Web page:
Esther Nwafor 

Close your eyes. Imagine that you are outside; the wind blows gently against your skin, the grass tickles your bare feet, the birds are chirping a song up in a tree close to you, and you are at peace. But then the clean wind stops, and a putrid stagnant air takes up its place. Then you are gasping, choking. The grass has wilted into brittle, harsh spikes. There are no trees for any birds. This may be your fate—our fate—if our planet continues on the path of decay that is climate change. Climate change is one topic that a lot of us are familiar with and that all of us should be since the future of our planet literally depends on it. Climate change, in short, is a change in the Earth’s usual climate (National Aeronautics and SpaceAdministration, 2014). It may seem minor but poses as a major threat as it leads to a list of adverse effects including stronger and more intense hurricanes, more droughts, a rise in sea level and a rise in global temperatures (I don’t even want to think about how hot the summers may get). Despite all of this, like all other villains, climate change can be defeated. I believe that we can achieve this by conserving resources such as water and energy, planting more trees, using renewable energy, and recycling. Yes, it’s that easy.


NASA (2018) states that the main cause of climate change is the “greenhouse effect”, which is the “warming that results when the atmosphere traps heat radiating from Earth toward space”. Greenhouse gases are gases that trap heat in the atmosphere, leading to the greenhouse effect. One greenhouse gas we are rather familiar with is carbon dioxide, which is produced by both natural processes such as respiration and volcanic eruptions, and man-made processes such as the burning of fossil fuels to produce energy used in our homes, cars, and in industries, and deforestation to obtain wood used in building, furniture-making, and as fuel, and to make room for industrial and agricultural activities. These human activities expand the greenhouse effect to a large extent due to the increase in greenhouse gas volume in the Earth’s atmosphere. “What about the sun?” you may ask. “What if the sun is just getting hotter and that is what’s causing the Earth to heat up?” But research on the sun’s effect on current climate change has revealed some useful information refuting the notion:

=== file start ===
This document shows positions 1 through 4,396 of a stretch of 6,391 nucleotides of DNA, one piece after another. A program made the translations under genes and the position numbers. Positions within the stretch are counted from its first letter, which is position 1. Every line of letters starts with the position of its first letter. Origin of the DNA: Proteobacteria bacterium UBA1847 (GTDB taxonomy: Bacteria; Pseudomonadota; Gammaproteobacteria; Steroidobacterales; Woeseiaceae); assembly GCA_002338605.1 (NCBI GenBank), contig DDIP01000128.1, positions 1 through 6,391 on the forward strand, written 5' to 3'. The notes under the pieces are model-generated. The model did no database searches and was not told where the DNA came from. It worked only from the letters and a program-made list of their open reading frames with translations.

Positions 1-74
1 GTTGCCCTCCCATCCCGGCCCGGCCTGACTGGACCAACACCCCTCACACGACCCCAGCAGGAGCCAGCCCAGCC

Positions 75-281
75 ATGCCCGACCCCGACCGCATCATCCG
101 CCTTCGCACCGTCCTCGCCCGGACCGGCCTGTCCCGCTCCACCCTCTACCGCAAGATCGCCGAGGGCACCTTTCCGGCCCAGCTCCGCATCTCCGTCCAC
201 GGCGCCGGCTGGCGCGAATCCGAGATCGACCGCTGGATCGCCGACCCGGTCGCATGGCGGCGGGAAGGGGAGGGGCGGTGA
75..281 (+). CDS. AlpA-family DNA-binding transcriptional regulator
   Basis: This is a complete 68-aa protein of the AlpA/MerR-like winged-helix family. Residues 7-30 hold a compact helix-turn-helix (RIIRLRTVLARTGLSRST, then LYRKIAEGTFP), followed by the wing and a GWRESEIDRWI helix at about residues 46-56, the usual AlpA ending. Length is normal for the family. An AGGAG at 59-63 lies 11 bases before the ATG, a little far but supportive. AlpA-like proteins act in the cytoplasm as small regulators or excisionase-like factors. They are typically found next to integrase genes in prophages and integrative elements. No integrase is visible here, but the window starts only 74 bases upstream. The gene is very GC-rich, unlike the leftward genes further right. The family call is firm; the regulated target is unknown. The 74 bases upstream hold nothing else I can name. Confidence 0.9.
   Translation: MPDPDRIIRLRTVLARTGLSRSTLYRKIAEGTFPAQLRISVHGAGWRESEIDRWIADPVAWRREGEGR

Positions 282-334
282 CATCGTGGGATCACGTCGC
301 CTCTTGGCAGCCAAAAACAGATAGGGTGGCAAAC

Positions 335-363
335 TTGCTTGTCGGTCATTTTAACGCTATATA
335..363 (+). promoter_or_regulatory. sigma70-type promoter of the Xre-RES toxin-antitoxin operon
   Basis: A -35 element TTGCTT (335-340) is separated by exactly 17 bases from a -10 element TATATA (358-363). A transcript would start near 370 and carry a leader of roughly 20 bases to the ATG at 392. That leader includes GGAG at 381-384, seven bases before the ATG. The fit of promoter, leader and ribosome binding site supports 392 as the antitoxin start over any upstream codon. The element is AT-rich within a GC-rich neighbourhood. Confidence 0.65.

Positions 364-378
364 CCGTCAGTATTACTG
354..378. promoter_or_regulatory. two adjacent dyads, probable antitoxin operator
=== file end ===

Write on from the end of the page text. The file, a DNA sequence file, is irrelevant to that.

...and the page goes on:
• heat from the sun has remained relatively constant since 1750
  • the outer layer of the atmosphere closest to the sun is cool compared to the warmer inner layers of the atmosphere which contain greenhouse gases, instead of an even distribution of heat

In addition, climate models have shown that heat from the sun, solely, cannot replicate the temperature trend over the past century (NASA, 2018).


Climate change results in copious adverse effects globally including a rise in sea level, the loss of sea ice, more intense heatwaves, which later elevate to a continued global temperature rise, an increased rise in sea level, more droughts and even more heat waves, stronger and more intense hurricanes, and the arctic sea possibly becoming ice-free (NASA, 2018). Millions of people will become displaced and/or even lose their lives due to this. Sounds very horrible, I know. Furthermore, the United Nations International Panel on Climate Change (IPCC) released a report October of 2018 predicting that we only have until 2030 before catastrophic events such as extreme droughts, wildfires, floods, and vast food shortages take place as the planet passes its threshold of 1.5 degrees Celsius above pre-industrial levels (CableNews Network, 2018). That’s just 12 years from now—not a lot of time!